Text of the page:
I told her this is how we were trained to breathe in choir, but it had been a long time since I had the time to sing. Three times a day? When? Before I get out of bed, that should be No. 1, she told me.  That worked. I’ve been deep breathing before work in my car, after I park and steal time to put on makeup and listen to the radio. I’ve also already been taking deep breaths at night when my children hold me hostage while they go to sleep.

1,2,3, badda bing badda boom.

I told her I have refused to afford myself any intellectual curiosity whatsoever regarding my depression and anxiety, which I pretended not to have, until a few weeks ago, when my husband sent me an email with a single line in the body, a link to a PBS documentary on the depression epidemic, which I watched.

I felt both enlightened and disappointed, because while the documentary illuminated the subject and especially the stigma, those they picked to feature could not have been more damn gloomy, which depressed me. I mean those motherfuckers were gloomy. DoomyMcFugginGloomy.

I told her the next link YouTube suggested was a TedTalk featuring the psychologist and author Andrew Solomon called “Depression, the secret we share.”

I hadn’t heard of him, but his book “The Noonday Demon: An Atlas of Depression,” which he spoke of, sounded fascinating.

I decided to give his book a chance, even though he started the talk with a super depressing and dramatic reading of an Emily Dickinson poem.

He lulled me back with the follow-up point that spoke to me: “Half of art is suffering.”

I’d put it at about 85 percent, Mr. Solomon.

The therapist gave me a few more YouTubes to check out. Another author to try, one specifically who addresses stigma around mental health.

I decided a few weeks ago to give this breathing business she had suggested a try.

Yes, I am already top of your class of one,therapist. Haha!

I downloaded the app Headspace, and tonight completed my first 10-minute unguided breathing.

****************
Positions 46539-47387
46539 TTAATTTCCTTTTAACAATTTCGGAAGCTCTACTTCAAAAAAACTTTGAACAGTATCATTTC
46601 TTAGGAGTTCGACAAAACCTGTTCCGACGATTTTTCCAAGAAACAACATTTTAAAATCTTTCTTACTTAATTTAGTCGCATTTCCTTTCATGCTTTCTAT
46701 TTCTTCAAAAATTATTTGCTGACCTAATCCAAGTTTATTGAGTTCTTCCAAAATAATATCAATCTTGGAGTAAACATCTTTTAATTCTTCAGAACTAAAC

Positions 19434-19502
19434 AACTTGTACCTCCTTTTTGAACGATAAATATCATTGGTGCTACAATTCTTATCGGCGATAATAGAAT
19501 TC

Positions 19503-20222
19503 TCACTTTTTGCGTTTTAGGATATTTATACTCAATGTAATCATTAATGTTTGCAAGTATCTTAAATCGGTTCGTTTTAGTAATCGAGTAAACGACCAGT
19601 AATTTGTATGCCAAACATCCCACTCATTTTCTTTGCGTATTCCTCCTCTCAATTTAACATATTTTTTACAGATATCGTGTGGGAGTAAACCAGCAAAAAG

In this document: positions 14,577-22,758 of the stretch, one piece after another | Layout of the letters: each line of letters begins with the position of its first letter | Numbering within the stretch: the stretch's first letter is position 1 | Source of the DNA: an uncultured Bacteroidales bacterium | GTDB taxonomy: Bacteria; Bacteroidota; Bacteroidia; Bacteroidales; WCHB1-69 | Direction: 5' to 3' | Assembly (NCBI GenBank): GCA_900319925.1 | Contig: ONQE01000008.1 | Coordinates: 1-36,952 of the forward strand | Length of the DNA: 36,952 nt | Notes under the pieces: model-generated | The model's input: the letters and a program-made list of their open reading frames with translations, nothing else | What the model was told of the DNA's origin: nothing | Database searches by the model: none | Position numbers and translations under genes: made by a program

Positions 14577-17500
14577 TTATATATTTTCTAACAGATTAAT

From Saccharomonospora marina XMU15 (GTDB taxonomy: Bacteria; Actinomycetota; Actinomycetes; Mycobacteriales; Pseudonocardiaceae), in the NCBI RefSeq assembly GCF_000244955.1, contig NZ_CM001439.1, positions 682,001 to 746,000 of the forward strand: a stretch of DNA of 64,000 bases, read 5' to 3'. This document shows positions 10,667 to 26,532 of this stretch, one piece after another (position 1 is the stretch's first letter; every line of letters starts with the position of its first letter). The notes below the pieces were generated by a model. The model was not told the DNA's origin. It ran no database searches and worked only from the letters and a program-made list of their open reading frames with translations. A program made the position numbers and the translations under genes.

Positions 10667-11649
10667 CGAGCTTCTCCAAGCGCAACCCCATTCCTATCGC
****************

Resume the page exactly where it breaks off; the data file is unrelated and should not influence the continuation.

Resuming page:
Thus far, I gathered that while you shouldn’t try to suppress wandering thoughts, you should ‘touch them like a feather to fine crystal,’ which is a visual deserving of all the mockery.

I settled in nevertheless and attempted to deep breathe in my room whilst lying down, my children shrieking outside my door, playing games with dutiful Mark.

A sampling of my wandering thoughts included: Is this app voice Moss from the IT crowd? I love Moss from IT crowd. Seriously is this him? *reenacts IT Crowd Moss-isms in head* Christmas shopping – should I get it underway? Oh, here comes the memory of our trip to The Pioneer Woman’s Mercantile in Pawhuska, considered by Mark a hellscape, but it did allow me to start Christmas shopping in early August. Monarch butterfly eggs- are they in my garden and should I go looking for them with the kids? Does meditation have some overarching point? I’m a whore for goals, so what’s my goal here? Should I stop setting goals. Yes, I probably should. Oh shit, I better focus on my breath.

You get the picture. In between those thoughts, tickled with my feather to fine crystal (or not, but acknowledged), I did think about breath, of my cozy blanket, the screeching children, the cacophonous cicadas, my breath. There may have been microseconds of a fairly clear mind in there. Maybe.

Just breathing is harder than it sounds.

I’m a goal whore. Look how much breathing and nothing else I’ve done!